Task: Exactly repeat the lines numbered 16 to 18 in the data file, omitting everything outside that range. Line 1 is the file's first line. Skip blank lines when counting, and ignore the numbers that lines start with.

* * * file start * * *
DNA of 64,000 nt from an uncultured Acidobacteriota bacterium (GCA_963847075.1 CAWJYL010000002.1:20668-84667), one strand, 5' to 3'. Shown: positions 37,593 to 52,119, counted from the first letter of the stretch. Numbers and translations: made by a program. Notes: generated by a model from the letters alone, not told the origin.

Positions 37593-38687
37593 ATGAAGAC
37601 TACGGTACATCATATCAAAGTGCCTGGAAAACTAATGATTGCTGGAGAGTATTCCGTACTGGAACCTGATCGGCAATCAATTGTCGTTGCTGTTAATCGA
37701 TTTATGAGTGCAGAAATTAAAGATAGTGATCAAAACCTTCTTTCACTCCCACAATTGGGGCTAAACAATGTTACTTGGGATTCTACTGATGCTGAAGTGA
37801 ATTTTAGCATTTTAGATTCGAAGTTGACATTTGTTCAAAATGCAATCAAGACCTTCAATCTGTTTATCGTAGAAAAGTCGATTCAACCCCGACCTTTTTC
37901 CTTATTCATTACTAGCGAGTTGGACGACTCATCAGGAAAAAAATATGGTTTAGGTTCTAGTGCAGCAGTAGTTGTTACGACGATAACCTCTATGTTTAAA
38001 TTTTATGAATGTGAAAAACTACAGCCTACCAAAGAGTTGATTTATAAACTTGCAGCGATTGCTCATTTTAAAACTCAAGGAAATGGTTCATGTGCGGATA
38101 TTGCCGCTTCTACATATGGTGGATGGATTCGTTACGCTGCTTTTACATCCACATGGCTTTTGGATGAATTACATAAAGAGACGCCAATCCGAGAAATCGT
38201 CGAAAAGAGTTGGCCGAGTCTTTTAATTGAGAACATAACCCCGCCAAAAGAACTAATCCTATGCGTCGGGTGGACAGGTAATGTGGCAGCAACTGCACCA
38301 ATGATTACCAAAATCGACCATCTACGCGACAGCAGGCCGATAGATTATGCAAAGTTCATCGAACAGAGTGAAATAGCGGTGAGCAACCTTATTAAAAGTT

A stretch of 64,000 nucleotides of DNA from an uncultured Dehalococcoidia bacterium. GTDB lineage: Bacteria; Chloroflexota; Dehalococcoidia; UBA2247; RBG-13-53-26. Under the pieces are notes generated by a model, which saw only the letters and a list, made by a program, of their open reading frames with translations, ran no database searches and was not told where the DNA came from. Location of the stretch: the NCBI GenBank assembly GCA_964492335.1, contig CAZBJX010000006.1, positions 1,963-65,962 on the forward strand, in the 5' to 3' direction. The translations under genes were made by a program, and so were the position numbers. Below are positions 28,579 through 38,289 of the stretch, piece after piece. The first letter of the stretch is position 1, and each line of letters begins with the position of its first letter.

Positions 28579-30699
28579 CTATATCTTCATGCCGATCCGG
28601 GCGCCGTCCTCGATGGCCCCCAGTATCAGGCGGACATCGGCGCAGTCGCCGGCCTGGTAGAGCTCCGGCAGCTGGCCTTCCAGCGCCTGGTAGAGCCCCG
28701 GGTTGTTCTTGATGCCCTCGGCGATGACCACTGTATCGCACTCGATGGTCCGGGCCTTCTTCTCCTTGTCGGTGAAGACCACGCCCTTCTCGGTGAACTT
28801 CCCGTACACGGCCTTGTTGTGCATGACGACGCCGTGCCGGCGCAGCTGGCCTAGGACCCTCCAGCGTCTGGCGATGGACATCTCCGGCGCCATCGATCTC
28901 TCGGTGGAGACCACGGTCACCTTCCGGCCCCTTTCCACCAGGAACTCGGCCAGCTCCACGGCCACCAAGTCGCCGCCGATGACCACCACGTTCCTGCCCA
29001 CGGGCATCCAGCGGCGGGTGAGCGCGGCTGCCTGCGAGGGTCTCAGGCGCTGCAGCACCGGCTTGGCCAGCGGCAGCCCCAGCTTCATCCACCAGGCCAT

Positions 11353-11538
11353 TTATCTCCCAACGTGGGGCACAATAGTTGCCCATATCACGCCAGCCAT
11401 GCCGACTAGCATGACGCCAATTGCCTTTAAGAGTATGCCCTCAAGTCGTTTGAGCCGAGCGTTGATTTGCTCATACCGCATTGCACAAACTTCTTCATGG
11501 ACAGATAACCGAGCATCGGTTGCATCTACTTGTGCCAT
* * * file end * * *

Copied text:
28701 GGTTGTTCTTGATGCCCTCGGCGATGACCACTGTATCGCACTCGATGGTCCGGGCCTTCTTCTCCTTGTCGGTGAAGACCACGCCCTTCTCGGTGAACTT
28801 CCCGTACACGGCCTTGTTGTGCATGACGACGCCGTGCCGGCGCAGCTGGCCTAGGACCCTCCAGCGTCTGGCGATGGACATCTCCGGCGCCATCGATCTC
28901 TCGGTGGAGACCACGGTCACCTTCCGGCCCCTTTCCACCAGGAACTCGGCCAGCTCCACGGCCACCAAGTCGCCGCCGATGACCACCACGTTCCTGCCCA